highly correlated data, do we need to have high-density
9 The induced correlations will be computed and used in Fig. 8 in
Section IV-B to estimate energy savings using our proposed strategy.
Y1
Y2=V2-V0 ALL ELECTRODES MEASURED AGAINST
A GLOBAL REFERENCE V0
(AMPLIFIED
AND
Y3
Y4
Y5
Y6
Y7
QUANTIZED)
ADC
ADC
ADC
ADC
ADC
ADC
ADC
- +
- +
- +
- +
- +
- +
AMPLIFIER
- +
GLOBAL
REFERENCE
V1
V0
V2
V3
V4
V5
V6
ASSOCIATED
TREE:
Fig. 4. An illustration of how the signal attenuates as it travels from
the brain surface to the scalp surface. The inner circle represents the brain
surface, and the outer the scalp surface. The low-frequency signal (denoted
in red) has a much smaller decay than the high frequency signal. Electrodes
sense the sum of the two signals, and thus relatively small difference of
the signals at recorded at nearby locations on the scalp captures the high
frequency signal.
Fig. 5. Direct global referencing, and the associated tree, where every
electrode is referenced directly against a global electrode.
Y1
Y2=V2-V1
(AMPLIFIED
AND
Y3
QUANTIZED)
ADC
sensing in the first place? For EEG, the answer is illustrated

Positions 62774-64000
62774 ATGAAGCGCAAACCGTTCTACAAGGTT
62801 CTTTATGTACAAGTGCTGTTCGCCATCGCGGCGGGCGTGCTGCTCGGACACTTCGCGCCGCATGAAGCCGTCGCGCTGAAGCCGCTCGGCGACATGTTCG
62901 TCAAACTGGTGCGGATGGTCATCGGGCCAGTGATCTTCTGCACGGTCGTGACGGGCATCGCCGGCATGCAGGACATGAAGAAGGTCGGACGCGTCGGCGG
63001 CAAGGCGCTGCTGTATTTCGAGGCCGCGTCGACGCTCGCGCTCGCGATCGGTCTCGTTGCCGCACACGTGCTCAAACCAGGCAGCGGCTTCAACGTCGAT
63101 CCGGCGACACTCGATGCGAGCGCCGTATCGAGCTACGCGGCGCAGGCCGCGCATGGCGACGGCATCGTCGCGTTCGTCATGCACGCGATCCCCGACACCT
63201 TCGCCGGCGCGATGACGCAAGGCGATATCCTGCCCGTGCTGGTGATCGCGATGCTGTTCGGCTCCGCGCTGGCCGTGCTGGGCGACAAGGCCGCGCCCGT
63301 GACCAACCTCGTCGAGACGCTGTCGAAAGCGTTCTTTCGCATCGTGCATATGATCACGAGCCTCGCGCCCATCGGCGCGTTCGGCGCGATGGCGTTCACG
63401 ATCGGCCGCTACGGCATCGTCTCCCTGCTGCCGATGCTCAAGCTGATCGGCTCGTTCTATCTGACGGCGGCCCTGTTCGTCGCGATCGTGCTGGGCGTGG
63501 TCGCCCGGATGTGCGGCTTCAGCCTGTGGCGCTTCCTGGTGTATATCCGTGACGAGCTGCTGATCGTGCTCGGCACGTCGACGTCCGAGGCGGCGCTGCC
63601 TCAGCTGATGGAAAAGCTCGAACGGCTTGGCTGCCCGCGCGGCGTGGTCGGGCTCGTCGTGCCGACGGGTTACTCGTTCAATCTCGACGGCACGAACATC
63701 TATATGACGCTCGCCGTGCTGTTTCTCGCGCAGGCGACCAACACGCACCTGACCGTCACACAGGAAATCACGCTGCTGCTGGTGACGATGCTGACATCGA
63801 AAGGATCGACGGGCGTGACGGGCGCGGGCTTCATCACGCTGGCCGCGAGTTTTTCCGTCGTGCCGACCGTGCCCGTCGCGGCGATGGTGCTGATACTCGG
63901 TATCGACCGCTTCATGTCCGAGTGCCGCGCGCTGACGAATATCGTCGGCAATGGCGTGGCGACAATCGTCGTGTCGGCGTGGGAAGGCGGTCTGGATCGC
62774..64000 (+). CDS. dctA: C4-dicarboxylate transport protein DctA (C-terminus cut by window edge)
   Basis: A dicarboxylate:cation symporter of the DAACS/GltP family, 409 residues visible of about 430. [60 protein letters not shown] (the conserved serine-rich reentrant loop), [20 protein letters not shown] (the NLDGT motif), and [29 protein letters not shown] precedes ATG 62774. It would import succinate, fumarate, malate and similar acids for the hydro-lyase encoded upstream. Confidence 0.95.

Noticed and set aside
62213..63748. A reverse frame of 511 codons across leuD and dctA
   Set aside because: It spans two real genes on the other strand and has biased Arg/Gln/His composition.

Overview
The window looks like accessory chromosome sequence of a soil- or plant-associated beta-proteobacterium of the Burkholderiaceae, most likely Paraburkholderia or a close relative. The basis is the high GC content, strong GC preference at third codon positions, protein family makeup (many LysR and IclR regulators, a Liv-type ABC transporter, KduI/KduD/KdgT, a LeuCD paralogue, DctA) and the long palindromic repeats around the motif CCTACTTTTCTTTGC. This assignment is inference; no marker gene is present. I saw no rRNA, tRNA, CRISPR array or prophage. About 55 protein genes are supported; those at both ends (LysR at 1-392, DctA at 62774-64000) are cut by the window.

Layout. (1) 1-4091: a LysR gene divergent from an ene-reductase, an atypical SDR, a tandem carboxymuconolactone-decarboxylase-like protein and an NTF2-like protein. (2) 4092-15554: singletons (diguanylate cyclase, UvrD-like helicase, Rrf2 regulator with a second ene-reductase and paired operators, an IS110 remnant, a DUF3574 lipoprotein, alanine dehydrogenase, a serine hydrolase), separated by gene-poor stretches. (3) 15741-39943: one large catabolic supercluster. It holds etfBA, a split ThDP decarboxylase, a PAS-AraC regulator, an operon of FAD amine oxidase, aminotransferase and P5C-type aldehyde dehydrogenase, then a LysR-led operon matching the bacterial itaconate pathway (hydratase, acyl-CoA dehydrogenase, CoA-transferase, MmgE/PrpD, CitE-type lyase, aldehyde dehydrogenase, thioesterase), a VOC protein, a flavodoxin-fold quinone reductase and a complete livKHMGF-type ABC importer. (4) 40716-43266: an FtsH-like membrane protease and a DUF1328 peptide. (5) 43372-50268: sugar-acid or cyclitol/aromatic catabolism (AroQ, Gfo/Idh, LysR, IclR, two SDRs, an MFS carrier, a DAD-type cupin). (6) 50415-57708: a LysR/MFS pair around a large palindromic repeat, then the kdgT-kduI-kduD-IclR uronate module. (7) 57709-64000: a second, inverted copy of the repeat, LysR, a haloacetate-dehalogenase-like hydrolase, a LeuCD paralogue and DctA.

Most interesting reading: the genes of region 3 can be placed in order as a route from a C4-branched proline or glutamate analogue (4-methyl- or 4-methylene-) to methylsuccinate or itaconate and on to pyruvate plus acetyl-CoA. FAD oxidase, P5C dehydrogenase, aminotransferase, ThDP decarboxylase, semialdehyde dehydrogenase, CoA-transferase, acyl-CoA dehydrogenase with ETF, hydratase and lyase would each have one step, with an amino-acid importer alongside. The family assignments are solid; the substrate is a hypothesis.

in Fig. 4: there is important information buried even in the
“less significant” bits of each observation. Because of decay
of high spatial frequencies (see Fig. 2), these lower order bits
are the ones carrying high-resolution information. Perhaps
as an acknowledgement of this fact, many state-of-the-art
systems record each electrode at a very high precision (e.g. 24
bit ADCs [12]) with 256 or more sensors. Small differences
between recordings of nearby sensors matter because these
differences capture events that generate small variations in
potential either due to their shallow depth or small spatial
extent. It is unclear to us, however, if this is the actual
motivation behind the use of 24-bit ADCs.
A. Referencing mechanisms as trees
We first present a simple observation: every referencing
mechanism can be represented as an associated tree. Each
electrode corresponds to one node in this tree. The global
reference electrode is the root node. All nodes referenced
directly against the global reference are the nodes at level 1.
All nodes referenced directly against level 1 nodes are level
2 nodes, and so on. In the tree, a node’s parent is the node
the corresponding electrode is referenced against. Because
each electrode is referenced against exactly one electrode,
each node has exactly one parent, and thus the corresponding
graph for any referencing strategy is a tree.
Let us consider two simple strategies to illustrate this association. In the first case, shown in Fig. 5, is a commonly used
system where all electrodes are referenced directly against
a global reference (sometimes called “unipolar” or “direct
global referencing”). The corresponding tree, also shown in
Fig. 5, has one root node with all other nodes as its children.
In the second case, that we will call “sequential bipolar
referencing,” each electrode is referenced to an electrode